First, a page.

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Penguin Update from Aviculturalist Sara

Sara and the Penguins 3-31-19 - popup

Hugh's Aquarium Views Video Number 75

Magellanic penguins have a special place in my heart ever since I first met the rescued birds that the Aquarium took in many years ago. Avery was the first penguin that accepted me as part of his small Brazilian colony. Actually, he accepted me as a perching rock within the colony but I figured that was close enough. I called them the Brazilians because they were rescued from beaches in Brazil. Penguin from other zoological facilities later joined them, along with Aquarium of the Pacific born birds. Today, the colony is thriving. I thought I’d catch up with the penguins by talking with their caretaker Sara.

It’s the end of migration season so the Aquarium of the Pacific’s penguins are spending more time on land. In this week’s video Aviculturist Sara gives us an update on what the penguins are up to.

In regards to this year’s penguin breeding season, the Aquarium has put out the following statement:

As you may know, we have entered the breeding season for our Magellanic penguins. Because our exhibit is near capacity regarding the number of penguins it can support, we will not be having chicks this year. As part of a Species Survival Plan administered by the Association of Zoos and Aquariums, we will be sharing three of our penguins with other institutions in the coming year. This will allow us to enhance our colony’s genetic diversity and optimize breeding plans in future years. The propagation of this threatened species is very important to us, but the health and wellness of our existing population is our top priority, which means ensuring enough space for all our penguins. This year, we will continue to support our penguins’ normal breeding behavior, which includes pairing, nest building, and laying eggs. This allows them to go through their natural annual cycle and optimize pair bonding in the future. Magellanic penguins generally lay two eggs. If an egg is laid, our staff members will remove the egg within the first 24 hours, before a potential embryo is formed. The egg is then replaced with a fake egg to prevent the female from laying another egg, which would be physiologically stressful to her. Because many penguin eggs are infertile, do not develop, or do not hatch, not having a chick is very normal and does not cause stress to the penguins.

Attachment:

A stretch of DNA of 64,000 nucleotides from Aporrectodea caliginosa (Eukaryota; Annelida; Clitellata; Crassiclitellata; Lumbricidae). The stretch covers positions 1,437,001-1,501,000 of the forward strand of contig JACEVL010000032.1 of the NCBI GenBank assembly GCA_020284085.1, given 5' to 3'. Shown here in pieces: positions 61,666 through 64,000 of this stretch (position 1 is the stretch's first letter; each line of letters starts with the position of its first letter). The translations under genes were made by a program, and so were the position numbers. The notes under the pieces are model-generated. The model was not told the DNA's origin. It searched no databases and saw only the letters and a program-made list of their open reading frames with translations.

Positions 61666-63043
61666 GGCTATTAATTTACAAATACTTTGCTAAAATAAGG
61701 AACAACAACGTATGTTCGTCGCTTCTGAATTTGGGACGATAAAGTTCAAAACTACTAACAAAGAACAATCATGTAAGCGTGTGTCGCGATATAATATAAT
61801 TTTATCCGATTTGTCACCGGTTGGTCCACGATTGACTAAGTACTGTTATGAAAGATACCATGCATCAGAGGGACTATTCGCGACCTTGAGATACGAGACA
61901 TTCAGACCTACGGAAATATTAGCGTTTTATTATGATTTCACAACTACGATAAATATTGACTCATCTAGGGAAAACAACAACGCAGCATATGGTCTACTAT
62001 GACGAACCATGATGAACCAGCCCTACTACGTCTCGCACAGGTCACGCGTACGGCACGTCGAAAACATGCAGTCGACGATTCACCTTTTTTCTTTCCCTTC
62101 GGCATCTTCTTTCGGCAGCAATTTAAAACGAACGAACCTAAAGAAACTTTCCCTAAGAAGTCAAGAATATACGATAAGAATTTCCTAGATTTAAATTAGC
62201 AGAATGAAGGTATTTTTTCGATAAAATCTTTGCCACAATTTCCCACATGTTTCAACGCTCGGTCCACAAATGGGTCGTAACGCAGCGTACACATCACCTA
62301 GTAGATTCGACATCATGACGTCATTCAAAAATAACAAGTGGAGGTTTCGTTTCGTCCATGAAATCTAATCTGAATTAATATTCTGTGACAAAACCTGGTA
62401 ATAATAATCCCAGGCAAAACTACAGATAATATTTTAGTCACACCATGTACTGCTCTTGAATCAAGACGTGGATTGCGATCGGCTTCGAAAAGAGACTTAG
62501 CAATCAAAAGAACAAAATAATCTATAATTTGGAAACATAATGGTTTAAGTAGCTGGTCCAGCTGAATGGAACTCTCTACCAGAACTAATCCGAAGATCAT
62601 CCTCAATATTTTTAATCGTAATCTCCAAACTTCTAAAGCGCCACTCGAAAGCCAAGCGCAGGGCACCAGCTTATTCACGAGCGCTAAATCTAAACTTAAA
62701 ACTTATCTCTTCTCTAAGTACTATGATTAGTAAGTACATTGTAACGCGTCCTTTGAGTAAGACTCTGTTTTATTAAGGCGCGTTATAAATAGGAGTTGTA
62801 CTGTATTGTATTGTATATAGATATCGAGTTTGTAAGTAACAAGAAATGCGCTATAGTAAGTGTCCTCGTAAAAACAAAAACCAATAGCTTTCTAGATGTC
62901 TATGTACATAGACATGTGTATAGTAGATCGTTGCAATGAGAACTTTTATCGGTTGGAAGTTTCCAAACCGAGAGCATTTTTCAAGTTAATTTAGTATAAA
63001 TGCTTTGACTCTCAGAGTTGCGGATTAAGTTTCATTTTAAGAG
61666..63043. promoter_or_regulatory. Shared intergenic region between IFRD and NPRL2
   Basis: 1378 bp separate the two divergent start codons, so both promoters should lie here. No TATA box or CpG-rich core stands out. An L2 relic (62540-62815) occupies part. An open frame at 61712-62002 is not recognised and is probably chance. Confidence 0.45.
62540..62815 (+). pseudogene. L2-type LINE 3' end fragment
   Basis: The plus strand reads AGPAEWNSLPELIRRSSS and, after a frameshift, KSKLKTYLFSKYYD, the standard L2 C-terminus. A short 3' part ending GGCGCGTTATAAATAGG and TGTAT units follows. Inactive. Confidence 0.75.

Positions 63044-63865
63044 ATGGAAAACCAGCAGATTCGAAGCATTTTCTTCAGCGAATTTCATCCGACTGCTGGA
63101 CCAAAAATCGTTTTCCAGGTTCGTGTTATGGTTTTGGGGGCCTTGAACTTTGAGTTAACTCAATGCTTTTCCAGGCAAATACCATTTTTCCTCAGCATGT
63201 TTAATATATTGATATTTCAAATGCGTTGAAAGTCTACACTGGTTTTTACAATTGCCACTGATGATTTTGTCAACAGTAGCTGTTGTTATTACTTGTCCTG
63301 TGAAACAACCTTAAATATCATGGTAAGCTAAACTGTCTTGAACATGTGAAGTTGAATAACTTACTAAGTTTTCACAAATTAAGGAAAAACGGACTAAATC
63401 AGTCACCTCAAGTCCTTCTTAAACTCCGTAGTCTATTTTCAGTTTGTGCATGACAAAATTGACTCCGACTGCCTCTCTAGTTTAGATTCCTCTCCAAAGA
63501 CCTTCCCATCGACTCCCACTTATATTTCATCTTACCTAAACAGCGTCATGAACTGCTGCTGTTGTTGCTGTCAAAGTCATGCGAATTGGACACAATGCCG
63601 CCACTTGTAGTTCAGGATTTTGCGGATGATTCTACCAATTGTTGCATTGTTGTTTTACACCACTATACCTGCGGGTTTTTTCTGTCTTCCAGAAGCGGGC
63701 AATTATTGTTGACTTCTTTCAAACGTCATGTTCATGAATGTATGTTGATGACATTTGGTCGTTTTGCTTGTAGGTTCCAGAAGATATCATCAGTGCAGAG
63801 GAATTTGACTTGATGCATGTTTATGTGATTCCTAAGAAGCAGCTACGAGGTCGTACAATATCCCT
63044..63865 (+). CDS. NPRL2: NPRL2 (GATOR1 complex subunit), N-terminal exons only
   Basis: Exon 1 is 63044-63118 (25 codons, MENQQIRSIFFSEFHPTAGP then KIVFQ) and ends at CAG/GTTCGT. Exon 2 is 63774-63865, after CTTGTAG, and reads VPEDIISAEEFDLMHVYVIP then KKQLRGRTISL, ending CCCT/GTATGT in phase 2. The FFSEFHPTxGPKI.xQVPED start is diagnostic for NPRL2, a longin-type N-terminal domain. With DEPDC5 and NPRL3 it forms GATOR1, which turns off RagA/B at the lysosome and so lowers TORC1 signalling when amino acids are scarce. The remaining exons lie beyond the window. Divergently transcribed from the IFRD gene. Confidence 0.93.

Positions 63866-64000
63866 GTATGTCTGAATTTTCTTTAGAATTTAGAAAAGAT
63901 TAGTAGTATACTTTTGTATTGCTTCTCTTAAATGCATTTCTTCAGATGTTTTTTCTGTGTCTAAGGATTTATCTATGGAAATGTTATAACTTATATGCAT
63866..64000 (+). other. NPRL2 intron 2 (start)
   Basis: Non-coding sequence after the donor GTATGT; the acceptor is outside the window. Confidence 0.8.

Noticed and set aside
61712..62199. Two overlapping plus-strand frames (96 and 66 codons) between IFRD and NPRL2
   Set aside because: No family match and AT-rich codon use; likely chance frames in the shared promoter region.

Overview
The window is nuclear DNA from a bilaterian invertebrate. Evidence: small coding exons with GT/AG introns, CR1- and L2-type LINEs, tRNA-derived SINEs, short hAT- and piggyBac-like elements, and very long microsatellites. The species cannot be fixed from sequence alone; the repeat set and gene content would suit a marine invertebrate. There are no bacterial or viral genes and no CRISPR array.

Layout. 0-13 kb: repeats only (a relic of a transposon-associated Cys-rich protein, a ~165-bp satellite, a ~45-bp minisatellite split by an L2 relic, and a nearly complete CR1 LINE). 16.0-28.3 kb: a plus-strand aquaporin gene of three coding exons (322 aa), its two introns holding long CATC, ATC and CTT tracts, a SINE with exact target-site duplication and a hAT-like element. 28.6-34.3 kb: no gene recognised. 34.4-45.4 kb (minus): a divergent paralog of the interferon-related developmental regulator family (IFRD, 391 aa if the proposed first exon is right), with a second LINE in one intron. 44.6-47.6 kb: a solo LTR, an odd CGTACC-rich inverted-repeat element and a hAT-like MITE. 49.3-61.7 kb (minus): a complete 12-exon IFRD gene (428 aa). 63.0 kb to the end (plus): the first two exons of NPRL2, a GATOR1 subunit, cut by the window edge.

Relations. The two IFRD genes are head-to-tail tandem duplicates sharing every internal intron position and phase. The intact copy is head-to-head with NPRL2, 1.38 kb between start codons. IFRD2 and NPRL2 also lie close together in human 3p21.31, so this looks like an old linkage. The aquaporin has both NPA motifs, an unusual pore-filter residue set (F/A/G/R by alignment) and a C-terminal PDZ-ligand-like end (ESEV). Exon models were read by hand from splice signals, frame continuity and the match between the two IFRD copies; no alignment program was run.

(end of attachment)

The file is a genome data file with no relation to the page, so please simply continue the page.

For more information on the Association of Zoos and Aquarium’s Magellanic Penguin Species Survival Plan, visit